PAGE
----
Day 107, Year 1: Headed to the San Blas Islands, Panama
Date: Wednesday, February 1, 2006
Weather: Squalls Overnight Gusting to 40 knots, Winds E 20-25
Air Temperature: 82 degrees F
Water Temperature: 80 degrees F
Latitude: N 14 degrees 31 minutes
Longitude: W 70 degrees 56 minutes
Location: Passage to Curacao to Panama, Day 2
Miles to go-691. We are making good time and the wind and waves are settling a bit. We are sailing along in 20 to 25 knot winds from due east under a double-reefed main and the headsail. Overnight we got a few squalls with winds gusting to 40 knots so we had the staysail out and kept it that way until mid-day when we put out the yankee head sail. The weather reports are saying that the due east winds are more like summer winds than the typical trade winds that are usually ENE. I think there are no more “typicals” in the weather these days. Seems like there are many more “unusuals” reported. Herb is reporting today that we might not have to head as far north as he thought. But then heading due west from here means the wind would be right behind us, so we’ll probably continue NW a little further before heading southwest. Our goal for today was to reach 14 degrees 30 minutes N by 71 degrees W. We made it. Tomorrow the goal will be to reach 15 degrees north and back to 14 degrees 30 minutes N by 73 W. Since the seas are settling another option would be to take down the head sail and motor sail overnight so we don’t have to jibe back and forth. Right now things are going so smoothly I hate to change anything.
Last night was not terrible, but there were reminders of our passage from Hampton to St. Martin. The squalls started in late afternoon and continued until about 0200. Even though I had most everything ready for dinner, I tried to cook rice and spilled boiling water. I was able to get out of the way and avoided getting burned, but won’t try that again when things are rough. I still have so much to learn about how to cook with only 2 hands when everything is moving and you need at least 6 hands.. I’ve read books by the pros like Lin Pardey and it sounds so easy, or at least doable. Not so. I am definitely challenged.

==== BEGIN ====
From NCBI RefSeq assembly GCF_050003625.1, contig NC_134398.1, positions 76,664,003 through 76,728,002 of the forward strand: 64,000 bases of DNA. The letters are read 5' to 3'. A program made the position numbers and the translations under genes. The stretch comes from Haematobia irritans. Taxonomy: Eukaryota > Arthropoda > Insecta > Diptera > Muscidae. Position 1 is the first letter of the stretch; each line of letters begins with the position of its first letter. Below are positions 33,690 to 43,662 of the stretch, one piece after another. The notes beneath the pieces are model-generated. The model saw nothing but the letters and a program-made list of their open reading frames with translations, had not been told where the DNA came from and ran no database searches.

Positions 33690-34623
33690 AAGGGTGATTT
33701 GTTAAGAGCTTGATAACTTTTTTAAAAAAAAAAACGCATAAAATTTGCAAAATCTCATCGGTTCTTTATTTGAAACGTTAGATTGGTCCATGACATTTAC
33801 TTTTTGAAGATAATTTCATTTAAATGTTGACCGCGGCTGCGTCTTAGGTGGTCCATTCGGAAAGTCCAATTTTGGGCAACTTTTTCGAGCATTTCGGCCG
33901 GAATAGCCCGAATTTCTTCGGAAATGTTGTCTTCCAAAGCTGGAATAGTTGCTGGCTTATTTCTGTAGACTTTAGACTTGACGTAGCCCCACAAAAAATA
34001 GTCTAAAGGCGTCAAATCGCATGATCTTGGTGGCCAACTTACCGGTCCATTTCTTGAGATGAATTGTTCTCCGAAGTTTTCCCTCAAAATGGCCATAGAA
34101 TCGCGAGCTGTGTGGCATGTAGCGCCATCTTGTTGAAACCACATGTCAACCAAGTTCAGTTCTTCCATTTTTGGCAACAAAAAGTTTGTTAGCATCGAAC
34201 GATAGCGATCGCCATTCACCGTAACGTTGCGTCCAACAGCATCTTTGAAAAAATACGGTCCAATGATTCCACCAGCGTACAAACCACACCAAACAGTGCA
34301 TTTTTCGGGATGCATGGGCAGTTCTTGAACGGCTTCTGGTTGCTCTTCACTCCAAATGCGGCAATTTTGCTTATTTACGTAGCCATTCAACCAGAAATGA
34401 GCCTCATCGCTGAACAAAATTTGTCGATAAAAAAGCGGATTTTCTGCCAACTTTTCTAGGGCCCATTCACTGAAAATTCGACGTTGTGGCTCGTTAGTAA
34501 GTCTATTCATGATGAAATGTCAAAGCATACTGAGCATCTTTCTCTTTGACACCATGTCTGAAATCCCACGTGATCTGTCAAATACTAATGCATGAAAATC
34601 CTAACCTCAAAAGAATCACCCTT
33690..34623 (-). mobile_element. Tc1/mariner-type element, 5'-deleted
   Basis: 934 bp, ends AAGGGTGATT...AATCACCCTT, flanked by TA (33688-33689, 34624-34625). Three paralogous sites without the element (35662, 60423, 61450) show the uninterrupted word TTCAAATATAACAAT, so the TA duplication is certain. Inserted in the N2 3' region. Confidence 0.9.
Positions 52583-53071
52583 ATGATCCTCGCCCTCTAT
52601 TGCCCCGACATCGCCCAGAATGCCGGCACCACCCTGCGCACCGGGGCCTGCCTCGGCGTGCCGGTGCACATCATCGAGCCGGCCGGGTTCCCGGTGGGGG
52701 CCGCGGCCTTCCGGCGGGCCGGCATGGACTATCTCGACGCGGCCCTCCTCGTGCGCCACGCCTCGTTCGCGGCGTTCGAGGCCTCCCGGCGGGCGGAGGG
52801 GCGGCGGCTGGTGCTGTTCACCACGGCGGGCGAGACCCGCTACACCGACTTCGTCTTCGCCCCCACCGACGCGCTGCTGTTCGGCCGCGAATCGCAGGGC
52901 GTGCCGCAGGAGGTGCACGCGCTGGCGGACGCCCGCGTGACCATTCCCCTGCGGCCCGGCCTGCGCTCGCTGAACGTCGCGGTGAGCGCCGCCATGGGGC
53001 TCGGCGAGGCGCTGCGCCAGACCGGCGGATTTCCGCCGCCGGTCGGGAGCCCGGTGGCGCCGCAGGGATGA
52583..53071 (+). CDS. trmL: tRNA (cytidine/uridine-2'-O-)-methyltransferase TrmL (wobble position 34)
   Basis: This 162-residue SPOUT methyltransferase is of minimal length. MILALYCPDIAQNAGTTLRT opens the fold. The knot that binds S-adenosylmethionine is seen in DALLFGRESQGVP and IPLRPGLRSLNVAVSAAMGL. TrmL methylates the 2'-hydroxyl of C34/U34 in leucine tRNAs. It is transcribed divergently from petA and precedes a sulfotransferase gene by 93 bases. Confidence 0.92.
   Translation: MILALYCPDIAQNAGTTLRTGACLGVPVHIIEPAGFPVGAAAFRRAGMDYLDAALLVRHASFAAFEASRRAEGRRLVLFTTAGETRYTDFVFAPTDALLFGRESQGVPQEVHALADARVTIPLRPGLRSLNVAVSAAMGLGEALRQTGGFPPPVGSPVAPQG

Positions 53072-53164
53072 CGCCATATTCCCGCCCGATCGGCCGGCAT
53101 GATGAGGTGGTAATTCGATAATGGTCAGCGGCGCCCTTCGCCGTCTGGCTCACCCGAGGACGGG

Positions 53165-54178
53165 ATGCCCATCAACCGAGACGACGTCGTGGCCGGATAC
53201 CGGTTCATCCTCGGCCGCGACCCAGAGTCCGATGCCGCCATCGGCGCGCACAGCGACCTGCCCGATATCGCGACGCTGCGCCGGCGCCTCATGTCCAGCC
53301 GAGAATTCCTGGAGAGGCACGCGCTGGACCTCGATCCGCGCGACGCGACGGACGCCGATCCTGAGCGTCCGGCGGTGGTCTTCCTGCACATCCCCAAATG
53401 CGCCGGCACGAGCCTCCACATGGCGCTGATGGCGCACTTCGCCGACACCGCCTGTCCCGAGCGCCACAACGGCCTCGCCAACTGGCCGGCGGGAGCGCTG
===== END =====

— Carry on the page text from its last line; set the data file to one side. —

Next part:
With night watches last night, we got back to reading. When we are in port we are too busy to read. I am still reading South Pacific by James Michener and Mark is reading Yarns by Tristan Jones. These are short sailing stories. I’m also reading The Care and Feeding of the Sailing Crew by Lin Pardey. I read it a few years ago, but now that we are underway I’m learning so much from her more than 25 years of cruising experiences.
Here’s hoping that the next 24 hours are smooth sailing. Mark is getting ready to sleep and will come on watch at 2200. We will try 4 hour watches tonight. That seems to work best for us. And for those of you in cooler climates, the temperature got down to 77 degrees last night and I had to put on long pants and a jacket. I know, no sympathy, but just thought I’d share that.
I sailed in the islands with friends on a 54 ft. ketch and learned quickly if you want to drink coffee, no cream or sugar.You are lucky to get just the coffee in the cup.
Keep it simple, is my advice.
Your right , no sympathy for the temperature. New Hampshire is in the 20s.